Cavities form on your teeth as a result of tooth decay. Bacteria feeds on leftover food particles, producing destructive acids that eat away at the enamel. Cavities usually form as the result of poor dental hygiene practices.
Regular brushing can stop them from forming on the surface of your teeth, but cavities can still form in between your teeth.
How Do Cavities Get Between Teeth?
Cavities form between teeth just as they form on any other part of the tooth. Food gets stuck between your teeth and bacteria collect there, multiplying as they feast on the lodged particles, producing acids that wear away enamel.
When brushing, most people are focused only on the exposed surfaces of the teeth, and don't think about the spaces between. Even if you are aware that bacteria can collect between your teeth, and follow a regular brushing routine, the bristles on your toothbrush aren't long enough to reach.
Diagnosing Cavities Between Teeth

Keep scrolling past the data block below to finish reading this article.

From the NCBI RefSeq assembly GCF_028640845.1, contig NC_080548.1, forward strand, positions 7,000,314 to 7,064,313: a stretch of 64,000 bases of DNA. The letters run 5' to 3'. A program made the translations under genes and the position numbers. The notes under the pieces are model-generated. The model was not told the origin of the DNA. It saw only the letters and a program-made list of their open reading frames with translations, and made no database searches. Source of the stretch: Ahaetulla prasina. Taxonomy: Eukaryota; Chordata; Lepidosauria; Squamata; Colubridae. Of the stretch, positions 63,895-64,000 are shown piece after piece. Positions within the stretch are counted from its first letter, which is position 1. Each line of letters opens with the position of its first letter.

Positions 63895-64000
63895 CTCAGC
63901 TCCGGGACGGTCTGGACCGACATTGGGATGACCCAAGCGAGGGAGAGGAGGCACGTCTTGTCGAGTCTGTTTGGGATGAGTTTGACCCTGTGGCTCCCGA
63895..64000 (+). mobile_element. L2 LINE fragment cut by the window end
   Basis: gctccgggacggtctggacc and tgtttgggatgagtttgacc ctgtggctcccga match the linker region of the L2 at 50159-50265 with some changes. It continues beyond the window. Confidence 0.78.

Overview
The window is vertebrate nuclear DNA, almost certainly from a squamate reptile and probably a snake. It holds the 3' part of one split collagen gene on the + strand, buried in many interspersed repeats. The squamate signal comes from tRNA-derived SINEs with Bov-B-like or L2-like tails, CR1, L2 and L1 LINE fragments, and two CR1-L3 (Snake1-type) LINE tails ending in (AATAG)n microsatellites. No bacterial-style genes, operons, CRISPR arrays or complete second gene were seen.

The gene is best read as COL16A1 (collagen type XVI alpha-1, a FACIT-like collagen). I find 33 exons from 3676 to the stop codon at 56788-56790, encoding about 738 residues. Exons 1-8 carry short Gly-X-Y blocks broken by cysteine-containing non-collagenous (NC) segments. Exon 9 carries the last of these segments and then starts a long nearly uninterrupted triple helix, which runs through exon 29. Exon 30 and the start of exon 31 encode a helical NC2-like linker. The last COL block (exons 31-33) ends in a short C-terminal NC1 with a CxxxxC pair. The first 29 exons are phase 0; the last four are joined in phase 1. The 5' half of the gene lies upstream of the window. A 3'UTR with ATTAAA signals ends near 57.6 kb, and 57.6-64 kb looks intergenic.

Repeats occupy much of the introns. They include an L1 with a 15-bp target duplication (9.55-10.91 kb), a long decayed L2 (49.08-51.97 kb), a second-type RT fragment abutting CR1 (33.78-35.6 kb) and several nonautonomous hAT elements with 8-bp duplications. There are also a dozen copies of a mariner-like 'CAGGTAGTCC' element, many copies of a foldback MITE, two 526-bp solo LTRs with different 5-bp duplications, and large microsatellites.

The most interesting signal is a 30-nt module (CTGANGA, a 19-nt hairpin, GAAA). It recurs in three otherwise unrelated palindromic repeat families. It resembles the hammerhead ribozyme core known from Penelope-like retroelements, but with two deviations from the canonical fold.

While some cavities between teeth can be seen, others cannot. A bitewing X-ray, performed in your dentist's office, can tell your dentist if there are any cavities hiding as well as the extent of the damage.
What Can You Do? Proper oral hygiene is the best way to prevent cavities from forming, both on the surface and between your teeth. Brushing at least twice a day can help reduce the amount of plaque and bacteria on your teeth. Flossing, and doing it correctly, can help you reach the difficult spaces between teeth, dislodging food particles, plaque and bacteria. Mouthwash can also help kill any lingering bacteria.
It is also important to visit the dentist at least twice a year for exams and thorough cleanings. Your dentist can remove any stubborn plaque and smooth the surface, preventing bacteria from being able to adhere to the teeth. He can also detect early signs of tooth decay and help you take the proper measures to prevent it from worsening.
Cavities can form anywhere on the tooth. If you suspect there might be one hiding between your teeth, contact our office right away.